Today is the big family Chinese New Year dinner and our contribution is, as usual, dessert. I’ve had an inkling to go back to my roots and decided to make some traditional and “fusion” Chinese desserts.
One of several experiments was traditional sesame balls, or phonetically, “jien duy”. These are made of glutinous rice flour and filled with red bean or lotus seed paste, then covered with sesame seeds and deep fried to be puffy, sticky and crispy goodness.
This really brought me back to the days as a little kid sitting at the kitchen table helping my Grandma around Chinese New Year. She would work using an old round waiter’s tray and I mainly remember lots of flour and kneading. Wish I had made more effort to learn the language and the recipes – many have been lost with her passing.
One of my parents’ woks has a nifty rack attached to the top to drain oil:
The most difficult part was preventing the bean paste from squishing out.
1) Roll a ball of dough in your palm
2) Use your 2nd knuckle on your opposite index finger to make a well.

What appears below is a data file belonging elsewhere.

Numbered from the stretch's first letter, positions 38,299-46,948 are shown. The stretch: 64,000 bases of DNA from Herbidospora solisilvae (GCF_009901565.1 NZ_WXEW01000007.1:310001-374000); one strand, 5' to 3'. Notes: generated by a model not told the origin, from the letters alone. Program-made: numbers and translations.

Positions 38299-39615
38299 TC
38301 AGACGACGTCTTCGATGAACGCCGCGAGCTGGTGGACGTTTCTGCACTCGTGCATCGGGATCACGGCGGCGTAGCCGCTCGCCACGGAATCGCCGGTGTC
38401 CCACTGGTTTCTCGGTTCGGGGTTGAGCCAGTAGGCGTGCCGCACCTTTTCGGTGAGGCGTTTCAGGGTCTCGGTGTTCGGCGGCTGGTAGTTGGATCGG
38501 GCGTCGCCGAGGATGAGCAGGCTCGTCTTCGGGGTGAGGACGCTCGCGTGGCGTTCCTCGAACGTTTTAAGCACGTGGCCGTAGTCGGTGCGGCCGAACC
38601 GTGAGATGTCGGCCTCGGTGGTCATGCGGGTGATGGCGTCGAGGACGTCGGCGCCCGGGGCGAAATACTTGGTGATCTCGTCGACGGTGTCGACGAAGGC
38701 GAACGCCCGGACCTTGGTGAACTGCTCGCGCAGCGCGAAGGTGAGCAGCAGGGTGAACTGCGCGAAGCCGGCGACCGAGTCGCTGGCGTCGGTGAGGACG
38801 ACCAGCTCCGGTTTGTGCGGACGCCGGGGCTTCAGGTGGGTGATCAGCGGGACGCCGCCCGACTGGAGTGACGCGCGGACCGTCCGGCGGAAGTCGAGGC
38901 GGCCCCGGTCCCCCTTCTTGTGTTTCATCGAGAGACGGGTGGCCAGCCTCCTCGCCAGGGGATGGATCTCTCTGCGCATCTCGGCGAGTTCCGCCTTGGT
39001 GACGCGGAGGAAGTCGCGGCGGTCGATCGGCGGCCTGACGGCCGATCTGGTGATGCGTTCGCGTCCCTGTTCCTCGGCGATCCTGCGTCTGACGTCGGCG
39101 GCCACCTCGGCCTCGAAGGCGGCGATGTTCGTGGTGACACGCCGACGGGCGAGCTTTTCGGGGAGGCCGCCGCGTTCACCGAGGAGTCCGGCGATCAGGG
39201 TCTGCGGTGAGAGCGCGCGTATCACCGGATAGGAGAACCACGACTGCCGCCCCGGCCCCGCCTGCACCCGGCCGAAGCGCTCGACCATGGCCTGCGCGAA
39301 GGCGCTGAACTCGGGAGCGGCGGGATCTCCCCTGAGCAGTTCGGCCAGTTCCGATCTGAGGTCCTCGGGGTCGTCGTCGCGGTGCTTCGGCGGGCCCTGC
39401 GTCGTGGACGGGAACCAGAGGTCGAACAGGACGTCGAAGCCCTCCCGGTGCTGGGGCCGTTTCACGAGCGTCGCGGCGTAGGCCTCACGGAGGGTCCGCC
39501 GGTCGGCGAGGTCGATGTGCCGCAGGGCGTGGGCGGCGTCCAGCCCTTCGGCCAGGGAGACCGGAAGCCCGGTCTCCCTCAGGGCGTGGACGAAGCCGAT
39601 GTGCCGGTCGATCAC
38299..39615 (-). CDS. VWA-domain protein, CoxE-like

3) Spoon some bean paste in the well, leaving adequate room on the sides to pinch.
4) Pinch closed like a dumpling, then gently re-roll into a ball.
I did substitute some of the glutinous rice flour with some regular rice flour based on another recipe, but their ratio made the dough too dry. in the end i probably had an 8:1 ratio glutinous to regular, and added maybe 2 cups of water. It’s one of those things where you just keep practicing and recognize what it’s supposed to be like.
It really came out tasty and light! My aunt said Grandma would be proud.
We also made Vietnamese Coffee Ice Cream, but made it creamier and more like a gelato by adding cornstarch ;
and Lychee Ice Cream that was inspired by a few recipes, but tweaked so much I think I can pretty much claim it as my own (not that I could repeat it because it morphed so much). Extremely flavorful but it was much icier than I would have preferred due to the excess lychee juice. I think I’ll try to drain it next time and use a custard base (used coconut milk and whole milk, no eggs or heavy cream);
plus Yellow Split Pea Pudding (ma dao gou). My dad said, “Since when did you want to be so Chinese?”
Since I remembered how yummy roots are.